Contemporary Wales, 26(1), pp 205-223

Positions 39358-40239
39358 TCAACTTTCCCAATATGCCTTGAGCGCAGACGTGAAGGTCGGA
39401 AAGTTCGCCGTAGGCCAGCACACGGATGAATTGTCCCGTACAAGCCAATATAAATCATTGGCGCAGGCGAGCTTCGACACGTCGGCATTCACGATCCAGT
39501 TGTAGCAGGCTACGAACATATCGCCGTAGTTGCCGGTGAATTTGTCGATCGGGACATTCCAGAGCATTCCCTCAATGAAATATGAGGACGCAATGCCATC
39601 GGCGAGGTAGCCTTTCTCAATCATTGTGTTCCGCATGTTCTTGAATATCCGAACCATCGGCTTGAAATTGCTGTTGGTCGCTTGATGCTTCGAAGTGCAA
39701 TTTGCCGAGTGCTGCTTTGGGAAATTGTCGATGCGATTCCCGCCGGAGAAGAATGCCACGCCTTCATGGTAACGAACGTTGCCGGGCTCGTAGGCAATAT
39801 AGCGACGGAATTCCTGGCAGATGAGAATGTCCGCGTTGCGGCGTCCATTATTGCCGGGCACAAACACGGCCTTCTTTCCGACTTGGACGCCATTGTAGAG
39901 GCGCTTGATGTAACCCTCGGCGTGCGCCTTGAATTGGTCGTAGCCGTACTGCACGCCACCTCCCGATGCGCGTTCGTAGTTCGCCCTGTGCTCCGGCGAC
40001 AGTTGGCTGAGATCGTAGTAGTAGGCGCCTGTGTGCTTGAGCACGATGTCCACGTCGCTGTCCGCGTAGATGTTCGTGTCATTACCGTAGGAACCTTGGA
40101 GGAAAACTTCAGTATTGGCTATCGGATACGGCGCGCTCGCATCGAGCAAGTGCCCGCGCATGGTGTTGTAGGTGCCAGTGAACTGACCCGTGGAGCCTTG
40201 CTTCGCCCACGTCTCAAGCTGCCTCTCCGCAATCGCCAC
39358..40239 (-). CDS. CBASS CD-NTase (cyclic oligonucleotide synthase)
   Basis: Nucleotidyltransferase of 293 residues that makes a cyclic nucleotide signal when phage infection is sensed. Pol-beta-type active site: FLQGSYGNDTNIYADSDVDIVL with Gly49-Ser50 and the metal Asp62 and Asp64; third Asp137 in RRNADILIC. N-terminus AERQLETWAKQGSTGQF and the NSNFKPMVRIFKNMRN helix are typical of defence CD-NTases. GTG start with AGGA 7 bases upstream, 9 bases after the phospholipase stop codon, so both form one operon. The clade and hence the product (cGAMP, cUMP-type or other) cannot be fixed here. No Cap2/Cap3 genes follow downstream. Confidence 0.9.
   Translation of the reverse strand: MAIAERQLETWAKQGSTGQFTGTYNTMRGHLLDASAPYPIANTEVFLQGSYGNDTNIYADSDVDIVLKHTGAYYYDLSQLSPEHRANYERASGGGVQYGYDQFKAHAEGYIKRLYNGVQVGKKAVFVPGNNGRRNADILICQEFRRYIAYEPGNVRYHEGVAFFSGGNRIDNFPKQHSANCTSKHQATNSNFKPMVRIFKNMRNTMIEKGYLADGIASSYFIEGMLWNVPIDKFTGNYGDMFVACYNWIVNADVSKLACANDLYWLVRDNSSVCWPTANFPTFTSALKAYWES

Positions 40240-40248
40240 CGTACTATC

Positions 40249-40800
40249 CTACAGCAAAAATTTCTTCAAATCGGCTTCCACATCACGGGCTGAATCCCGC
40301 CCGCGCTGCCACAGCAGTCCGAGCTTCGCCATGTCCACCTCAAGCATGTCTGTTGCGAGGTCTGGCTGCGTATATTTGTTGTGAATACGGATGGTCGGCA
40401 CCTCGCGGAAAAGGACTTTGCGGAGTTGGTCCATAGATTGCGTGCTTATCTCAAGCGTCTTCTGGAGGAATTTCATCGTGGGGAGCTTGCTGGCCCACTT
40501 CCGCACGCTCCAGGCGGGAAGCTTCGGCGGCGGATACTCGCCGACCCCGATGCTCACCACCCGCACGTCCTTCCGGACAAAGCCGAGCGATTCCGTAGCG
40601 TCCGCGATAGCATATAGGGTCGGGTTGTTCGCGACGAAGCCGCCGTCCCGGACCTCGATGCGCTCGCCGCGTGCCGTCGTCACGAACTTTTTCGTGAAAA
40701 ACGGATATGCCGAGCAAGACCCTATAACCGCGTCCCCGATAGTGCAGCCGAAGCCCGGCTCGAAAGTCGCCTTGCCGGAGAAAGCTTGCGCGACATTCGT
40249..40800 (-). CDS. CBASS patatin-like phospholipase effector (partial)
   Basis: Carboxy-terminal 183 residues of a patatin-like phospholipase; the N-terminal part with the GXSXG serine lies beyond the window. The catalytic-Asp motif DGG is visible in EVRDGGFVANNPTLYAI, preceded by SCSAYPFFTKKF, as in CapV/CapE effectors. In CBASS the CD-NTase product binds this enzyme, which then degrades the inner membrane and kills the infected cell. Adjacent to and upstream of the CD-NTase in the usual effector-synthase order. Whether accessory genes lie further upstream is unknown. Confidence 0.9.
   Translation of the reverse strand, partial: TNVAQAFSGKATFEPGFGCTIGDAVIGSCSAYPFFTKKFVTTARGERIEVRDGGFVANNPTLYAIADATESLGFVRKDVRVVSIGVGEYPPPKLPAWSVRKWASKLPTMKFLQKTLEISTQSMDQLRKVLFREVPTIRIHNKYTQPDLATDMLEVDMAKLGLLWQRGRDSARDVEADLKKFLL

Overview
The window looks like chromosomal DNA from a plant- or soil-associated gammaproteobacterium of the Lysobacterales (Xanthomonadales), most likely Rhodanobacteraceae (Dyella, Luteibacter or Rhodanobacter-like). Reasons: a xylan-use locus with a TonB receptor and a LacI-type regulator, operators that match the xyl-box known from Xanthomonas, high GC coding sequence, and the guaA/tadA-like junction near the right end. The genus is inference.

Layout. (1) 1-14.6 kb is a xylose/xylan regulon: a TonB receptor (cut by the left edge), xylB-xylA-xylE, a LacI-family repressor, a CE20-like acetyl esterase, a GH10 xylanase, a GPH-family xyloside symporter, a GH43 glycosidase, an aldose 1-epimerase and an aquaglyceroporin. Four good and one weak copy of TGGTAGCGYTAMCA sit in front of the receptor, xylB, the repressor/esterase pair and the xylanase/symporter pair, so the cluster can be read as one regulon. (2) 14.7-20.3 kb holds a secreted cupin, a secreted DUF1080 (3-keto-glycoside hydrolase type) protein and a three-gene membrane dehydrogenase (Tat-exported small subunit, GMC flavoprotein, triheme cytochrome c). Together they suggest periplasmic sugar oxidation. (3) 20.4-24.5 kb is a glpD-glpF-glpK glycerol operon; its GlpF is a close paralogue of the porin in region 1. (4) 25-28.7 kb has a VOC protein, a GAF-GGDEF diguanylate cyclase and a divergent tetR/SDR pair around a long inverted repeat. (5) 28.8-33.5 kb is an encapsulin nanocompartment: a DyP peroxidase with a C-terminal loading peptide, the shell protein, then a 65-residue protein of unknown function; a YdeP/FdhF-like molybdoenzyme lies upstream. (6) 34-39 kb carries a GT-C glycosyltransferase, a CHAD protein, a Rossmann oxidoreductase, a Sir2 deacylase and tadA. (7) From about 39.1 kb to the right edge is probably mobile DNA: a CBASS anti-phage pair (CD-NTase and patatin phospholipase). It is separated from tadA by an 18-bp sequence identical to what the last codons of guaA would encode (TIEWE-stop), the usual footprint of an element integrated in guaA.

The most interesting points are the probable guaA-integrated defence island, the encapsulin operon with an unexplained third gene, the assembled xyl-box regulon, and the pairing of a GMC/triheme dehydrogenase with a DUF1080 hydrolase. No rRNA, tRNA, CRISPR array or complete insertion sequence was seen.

This paper explores the ways in which managers of organizations delivering services to the public in Wales talk about and conceptualize the publics using these services. Topics covered in interviews with these stakeholders include: local democracy; responsibility; behavioural shifts; citizen participation; local specificities; responses to devolution. The themes are analysed in the context of neoliberal welfare reform and the impending financial crisis. The authors review the implicit assumptions in the data. They compare the results of the analysis with wider debates about the erosion of state accountability in relation to rights of citizens and explore the degree to which the views of the stakeholders equate with John Clarke’s (2005) ‘New Labour’s Citizens; activated, empowered, responsibilized, abandoned?’ The discussion engages with the question of whether policies in Wales since devolution have promoted a more positive approach to citizenship and participation than in Clarke’s dystopian description.